Letters from Prison: Voices of Women Murderers

Letters from Prison: Voices of Women Murderers

Letters from Prison: Voices of Women Murderers

Letters from Prison: Voices of Women Murderers

Synopsis

Peter the Great was a tough act to follow. Who could possibly take the place of that gigantic reformer, that despotic visionary? He died in 1725, leaving Russia with one foot in the modern world and one foot in obscurity - and entirely caught up in a snarl of conspiracies and betrayals.

In the next 37 years, five women would make history, calling the shots as their nation became a player in the major-league games of Europe. Brains and brass, gluttony and glory. . . these passionate women responded to the challenges - some for better, some for worse.

Henri Troyat paints a dazzling tableau with all the glitter of a St. Petersburg wavering under the competing influences of Prussia and Versailles. In this intimate view of history, we eavesdrop on family quarrels, lovers' trysts and diplomatic conspiracies. Troyat is the perfect author to bring us this real-life fairytale. Born in Moscow in 1911, he experienced Russia's turbulent history himself before making his way to France. In Paris, he achieved extraordinary success as a biographer and lyrical novelist, and was rewarded for his beautiful prose with acceptance into the exclusive Académie Française and with the Prix Goncourt.

Excerpt

Letters from Prison: Voices of Women Murderers is not an exercise in voyeuristic curiosity but a journey to understand women who have been the victims of violence that has generated further violence. This journey encourages us to understand that evil is not innate, and these stories may serve as “windows of enlightenment” to encourage societal change. The reader is not asked to forgive, accept or condone these women and their actions, but to attempt to understand the root causes of their behaviors.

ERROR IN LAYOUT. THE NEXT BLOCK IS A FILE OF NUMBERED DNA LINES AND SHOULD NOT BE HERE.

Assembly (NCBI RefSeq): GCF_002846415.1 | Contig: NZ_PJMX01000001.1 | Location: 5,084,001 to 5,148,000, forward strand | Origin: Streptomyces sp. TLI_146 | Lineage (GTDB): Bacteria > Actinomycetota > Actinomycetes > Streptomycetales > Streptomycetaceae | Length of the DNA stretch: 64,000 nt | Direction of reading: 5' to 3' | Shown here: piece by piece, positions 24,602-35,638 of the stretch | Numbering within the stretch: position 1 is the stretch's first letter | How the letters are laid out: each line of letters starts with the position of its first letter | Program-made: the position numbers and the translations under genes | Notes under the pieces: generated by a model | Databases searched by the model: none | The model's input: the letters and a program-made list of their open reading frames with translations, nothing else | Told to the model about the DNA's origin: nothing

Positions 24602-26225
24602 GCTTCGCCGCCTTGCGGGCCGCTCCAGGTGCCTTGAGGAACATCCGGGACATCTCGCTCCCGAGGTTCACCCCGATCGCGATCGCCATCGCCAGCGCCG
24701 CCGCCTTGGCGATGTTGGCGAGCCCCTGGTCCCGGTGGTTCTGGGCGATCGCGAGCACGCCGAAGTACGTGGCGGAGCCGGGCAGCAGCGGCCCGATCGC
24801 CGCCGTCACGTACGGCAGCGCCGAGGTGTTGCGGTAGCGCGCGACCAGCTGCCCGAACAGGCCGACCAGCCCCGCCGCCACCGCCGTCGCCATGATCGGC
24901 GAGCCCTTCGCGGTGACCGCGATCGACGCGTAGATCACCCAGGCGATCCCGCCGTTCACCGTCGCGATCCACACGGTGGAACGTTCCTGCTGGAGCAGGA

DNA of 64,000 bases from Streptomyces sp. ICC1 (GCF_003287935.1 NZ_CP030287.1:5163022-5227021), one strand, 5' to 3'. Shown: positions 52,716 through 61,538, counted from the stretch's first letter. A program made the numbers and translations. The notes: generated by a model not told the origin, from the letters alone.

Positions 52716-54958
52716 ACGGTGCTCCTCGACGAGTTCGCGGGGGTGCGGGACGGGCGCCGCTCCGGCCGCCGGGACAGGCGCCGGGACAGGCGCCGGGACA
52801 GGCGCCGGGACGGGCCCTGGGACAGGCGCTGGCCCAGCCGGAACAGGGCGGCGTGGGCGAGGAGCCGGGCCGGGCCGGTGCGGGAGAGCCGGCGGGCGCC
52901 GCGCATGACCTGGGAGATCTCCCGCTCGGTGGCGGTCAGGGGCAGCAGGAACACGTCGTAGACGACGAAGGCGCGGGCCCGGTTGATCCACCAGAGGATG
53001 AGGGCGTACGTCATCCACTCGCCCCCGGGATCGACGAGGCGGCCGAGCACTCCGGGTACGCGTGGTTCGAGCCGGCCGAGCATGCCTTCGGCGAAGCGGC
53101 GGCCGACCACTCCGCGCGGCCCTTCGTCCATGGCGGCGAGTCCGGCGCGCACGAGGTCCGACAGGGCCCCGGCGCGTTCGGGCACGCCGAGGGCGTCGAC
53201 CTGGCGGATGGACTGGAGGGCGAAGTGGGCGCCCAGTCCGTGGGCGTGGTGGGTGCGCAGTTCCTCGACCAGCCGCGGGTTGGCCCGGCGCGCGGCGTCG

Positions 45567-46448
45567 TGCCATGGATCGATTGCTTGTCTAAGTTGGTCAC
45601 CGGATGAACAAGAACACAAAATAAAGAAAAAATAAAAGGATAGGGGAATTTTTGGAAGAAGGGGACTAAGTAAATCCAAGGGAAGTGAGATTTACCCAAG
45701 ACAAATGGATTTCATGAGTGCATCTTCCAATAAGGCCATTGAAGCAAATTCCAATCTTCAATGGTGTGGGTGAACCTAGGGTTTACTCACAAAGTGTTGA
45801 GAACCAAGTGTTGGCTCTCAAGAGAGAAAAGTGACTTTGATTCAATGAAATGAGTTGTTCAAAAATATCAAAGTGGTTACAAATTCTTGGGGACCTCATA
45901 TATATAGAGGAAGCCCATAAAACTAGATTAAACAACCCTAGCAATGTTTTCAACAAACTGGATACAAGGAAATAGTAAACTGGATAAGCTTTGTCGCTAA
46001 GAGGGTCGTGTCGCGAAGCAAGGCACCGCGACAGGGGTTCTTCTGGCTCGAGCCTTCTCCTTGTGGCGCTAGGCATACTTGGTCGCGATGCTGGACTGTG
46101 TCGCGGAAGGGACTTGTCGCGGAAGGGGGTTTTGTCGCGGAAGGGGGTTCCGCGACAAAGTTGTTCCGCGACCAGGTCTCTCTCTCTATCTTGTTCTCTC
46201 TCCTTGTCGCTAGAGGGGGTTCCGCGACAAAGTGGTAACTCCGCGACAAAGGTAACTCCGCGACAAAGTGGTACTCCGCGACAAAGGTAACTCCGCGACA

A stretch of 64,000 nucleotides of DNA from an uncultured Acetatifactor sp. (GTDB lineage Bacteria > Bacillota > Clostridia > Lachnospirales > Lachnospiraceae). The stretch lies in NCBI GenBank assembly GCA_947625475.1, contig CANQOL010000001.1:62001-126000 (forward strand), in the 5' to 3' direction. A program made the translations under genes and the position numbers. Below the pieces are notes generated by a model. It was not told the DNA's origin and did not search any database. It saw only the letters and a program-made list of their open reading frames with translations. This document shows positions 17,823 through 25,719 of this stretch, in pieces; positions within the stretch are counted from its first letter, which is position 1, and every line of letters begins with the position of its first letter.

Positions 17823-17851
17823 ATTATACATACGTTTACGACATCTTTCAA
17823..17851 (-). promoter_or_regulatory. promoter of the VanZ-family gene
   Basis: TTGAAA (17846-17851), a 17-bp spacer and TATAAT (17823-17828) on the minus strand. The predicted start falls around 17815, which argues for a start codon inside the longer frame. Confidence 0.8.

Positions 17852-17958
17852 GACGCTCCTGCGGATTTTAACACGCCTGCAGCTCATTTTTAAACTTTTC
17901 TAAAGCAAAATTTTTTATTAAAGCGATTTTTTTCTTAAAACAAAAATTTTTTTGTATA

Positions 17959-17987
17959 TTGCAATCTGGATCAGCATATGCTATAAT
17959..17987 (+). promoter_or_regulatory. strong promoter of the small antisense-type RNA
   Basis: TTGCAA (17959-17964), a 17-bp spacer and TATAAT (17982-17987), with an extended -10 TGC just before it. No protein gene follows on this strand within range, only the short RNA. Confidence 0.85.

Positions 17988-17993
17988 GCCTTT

Jennifer Furio has once again skillfully procured graphic word-ofmouth personal descriptive material from the main characters, words that resonate with our desire to understand the “why” of murder while illuminating what we already sense — that violence begets violence. This book’s contribution lies not only in its highly charged material, which would not be readily available to even the most seasoned and serious of researchers, but in its non-judgmental and non-exploitative presentation. It is this element of sincerity and depth of purpose that has elicited the trust and confidence of the subjects of this book, some of whom are on death row. Ms. Furio has been able to delve into the recesses of the lives of the perpetrators, when others have been denied.

The author has been able to humanize the seemingly “unhumanizable” perpetrators of society’s most abominable crimes. For instance, we learn that even in the darkness of infanticide women remain nurturers… and they, too, suffer. Their destructive behaviors are a product . . .

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